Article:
PORT OF SPAIN, Trinidad (CMC)— Lawmen within special units within the Trinidad and Tobago Police Service (TTPS) will be equipped with body cameras, Minister of National Security Stuart Young said on Monday as it was also announced that a full-scale investigation is being conducted into the circumstances surrounding the deaths of two suspects while in police custody.
Young said he had been informed by Commissioner of Police Gary Griffith at a meeting earlier in the day, that the Special Operations Response Team (SORT), the Inter-Agency Task Force and Guard and Emergency Branch would be among the first to get uniforms with special clips for body cameras and radios and a belt with pepper spray and tasers.
“The body cameras will now defend my police officers when they are wrongfully accused,” Griffith said after the meeting.
The disclosures came as the police commissioner also announced the probe being conducted into the deaths of suspects Andrew Morris and Joel Balcon.
Officers from SORT are among those now subject to the investigation.
Griffith said in a statement that apart from the TTPS conducting an investigation, the Police Complaints Authority (PCA) is conducting a parallel probe.
Morris and Balcon were suspects in the kidnapping and subsequent death of 23-year-old court clerk Andrea Bharatt, who went missing on January 29. Her decomposed body was found down a precipice on February 4.
“People are reaching a final conclusion without knowing what has transpired. We are doing a thorough investigation both by the Police Service and the PCA. For persons to be making false and misleading accusations, it is not helping the situation in any way. It is inappropriate for people to be making accusations and who by their accusations, have already found police officers guilty without getting the facts,” Griffith said.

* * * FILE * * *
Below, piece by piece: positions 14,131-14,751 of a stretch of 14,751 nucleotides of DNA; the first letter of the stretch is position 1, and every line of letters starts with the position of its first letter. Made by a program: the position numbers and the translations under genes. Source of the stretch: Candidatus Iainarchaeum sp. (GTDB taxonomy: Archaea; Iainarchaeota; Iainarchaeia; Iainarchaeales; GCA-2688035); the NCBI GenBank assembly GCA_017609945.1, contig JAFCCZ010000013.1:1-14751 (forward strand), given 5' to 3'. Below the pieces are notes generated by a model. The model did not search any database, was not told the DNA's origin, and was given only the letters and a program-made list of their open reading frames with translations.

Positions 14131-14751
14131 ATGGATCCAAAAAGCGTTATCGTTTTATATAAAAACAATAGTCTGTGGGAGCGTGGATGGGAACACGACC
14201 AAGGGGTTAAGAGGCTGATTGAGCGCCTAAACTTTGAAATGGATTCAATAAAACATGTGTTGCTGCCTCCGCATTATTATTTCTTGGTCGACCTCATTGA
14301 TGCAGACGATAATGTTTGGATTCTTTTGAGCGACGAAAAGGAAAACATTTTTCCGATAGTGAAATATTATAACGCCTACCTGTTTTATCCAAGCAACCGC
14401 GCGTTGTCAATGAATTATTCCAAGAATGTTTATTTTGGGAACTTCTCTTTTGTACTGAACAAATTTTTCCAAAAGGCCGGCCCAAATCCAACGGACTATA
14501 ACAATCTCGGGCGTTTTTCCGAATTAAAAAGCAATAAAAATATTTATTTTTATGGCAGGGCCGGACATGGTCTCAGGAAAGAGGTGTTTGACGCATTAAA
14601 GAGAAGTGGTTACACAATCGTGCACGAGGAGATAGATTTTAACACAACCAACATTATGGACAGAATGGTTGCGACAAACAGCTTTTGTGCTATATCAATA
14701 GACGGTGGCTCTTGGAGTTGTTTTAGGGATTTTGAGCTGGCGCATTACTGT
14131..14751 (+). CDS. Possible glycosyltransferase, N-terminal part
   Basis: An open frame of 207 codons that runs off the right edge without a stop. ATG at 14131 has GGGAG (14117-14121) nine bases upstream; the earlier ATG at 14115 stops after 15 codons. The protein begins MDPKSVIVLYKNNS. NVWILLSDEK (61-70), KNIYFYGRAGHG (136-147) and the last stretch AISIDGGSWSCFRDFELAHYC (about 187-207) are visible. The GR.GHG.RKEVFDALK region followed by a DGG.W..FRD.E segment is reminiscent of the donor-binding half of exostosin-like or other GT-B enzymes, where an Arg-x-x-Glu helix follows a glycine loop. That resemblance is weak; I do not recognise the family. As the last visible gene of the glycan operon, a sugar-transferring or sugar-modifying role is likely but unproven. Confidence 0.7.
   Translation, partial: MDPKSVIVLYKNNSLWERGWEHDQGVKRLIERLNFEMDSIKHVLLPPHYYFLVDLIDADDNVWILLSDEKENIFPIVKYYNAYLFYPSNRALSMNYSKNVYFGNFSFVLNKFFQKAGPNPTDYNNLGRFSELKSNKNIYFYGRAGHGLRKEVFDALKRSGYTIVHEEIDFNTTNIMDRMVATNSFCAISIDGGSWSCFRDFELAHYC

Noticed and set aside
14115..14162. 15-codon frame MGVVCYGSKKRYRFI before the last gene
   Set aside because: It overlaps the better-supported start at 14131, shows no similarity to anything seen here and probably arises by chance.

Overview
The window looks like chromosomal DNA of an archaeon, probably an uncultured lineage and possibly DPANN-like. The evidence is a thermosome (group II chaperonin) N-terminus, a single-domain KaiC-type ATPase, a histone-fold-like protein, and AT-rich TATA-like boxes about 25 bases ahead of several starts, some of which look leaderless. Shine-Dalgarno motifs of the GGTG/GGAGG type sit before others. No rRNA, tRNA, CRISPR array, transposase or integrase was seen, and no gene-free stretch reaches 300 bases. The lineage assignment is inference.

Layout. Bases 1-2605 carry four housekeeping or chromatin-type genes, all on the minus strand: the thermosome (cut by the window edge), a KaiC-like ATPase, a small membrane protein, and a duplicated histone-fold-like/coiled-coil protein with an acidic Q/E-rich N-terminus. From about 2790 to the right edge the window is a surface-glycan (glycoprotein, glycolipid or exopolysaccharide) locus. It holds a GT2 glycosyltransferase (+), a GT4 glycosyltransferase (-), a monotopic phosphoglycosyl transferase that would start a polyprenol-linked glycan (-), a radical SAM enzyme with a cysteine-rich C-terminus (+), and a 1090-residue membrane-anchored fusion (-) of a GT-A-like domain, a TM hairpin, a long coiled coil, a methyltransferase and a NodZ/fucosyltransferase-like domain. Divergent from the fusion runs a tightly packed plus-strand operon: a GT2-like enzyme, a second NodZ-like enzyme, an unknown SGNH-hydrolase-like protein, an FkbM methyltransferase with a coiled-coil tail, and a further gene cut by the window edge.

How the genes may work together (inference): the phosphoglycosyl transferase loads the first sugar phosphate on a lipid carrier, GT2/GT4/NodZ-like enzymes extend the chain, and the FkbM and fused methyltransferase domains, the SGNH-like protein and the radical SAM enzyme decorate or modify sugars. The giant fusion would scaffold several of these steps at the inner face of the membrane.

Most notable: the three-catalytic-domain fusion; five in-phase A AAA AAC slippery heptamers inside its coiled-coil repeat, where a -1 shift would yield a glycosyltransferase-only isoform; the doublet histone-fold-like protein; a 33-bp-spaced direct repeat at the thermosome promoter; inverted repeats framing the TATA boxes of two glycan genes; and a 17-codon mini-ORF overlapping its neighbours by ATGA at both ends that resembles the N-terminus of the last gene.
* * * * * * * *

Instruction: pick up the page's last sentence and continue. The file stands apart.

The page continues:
“These would include the Law Association, an Opposition Senator, and a person who received one per cent of the votes in an area he contested in an election. I have heard comments about a prisoner dying after falling from a chair. At no time did any police officer or myself say that an individual died because he fell from a chair. That never took place.”
Commissioner Griffith insisted that excellent work was done by the various units of the TTPS in their investigations by finding the four persons responsible for Bharatt’s kidnapping and death, and they should be commended.
He added that no one had asked about the well being of the officers who were injured when they went to arrest suspects in the matter.
Griffith said he had also taken note that a newspaper had published over the weekend that it had video footage of an incident relating to this matter, but the TTPS had no such video footage. He therefore asked anyone with information who could assist in this matter to come forward and present it to the TTPS.
Commissioner Griffith insisted there would be no cover-up, noting that since he became top cop in August 2018, 96 police officers were charged with various offences including kidnapping, human trafficking, robbery with aggravation and assault, while another 86 were suspended.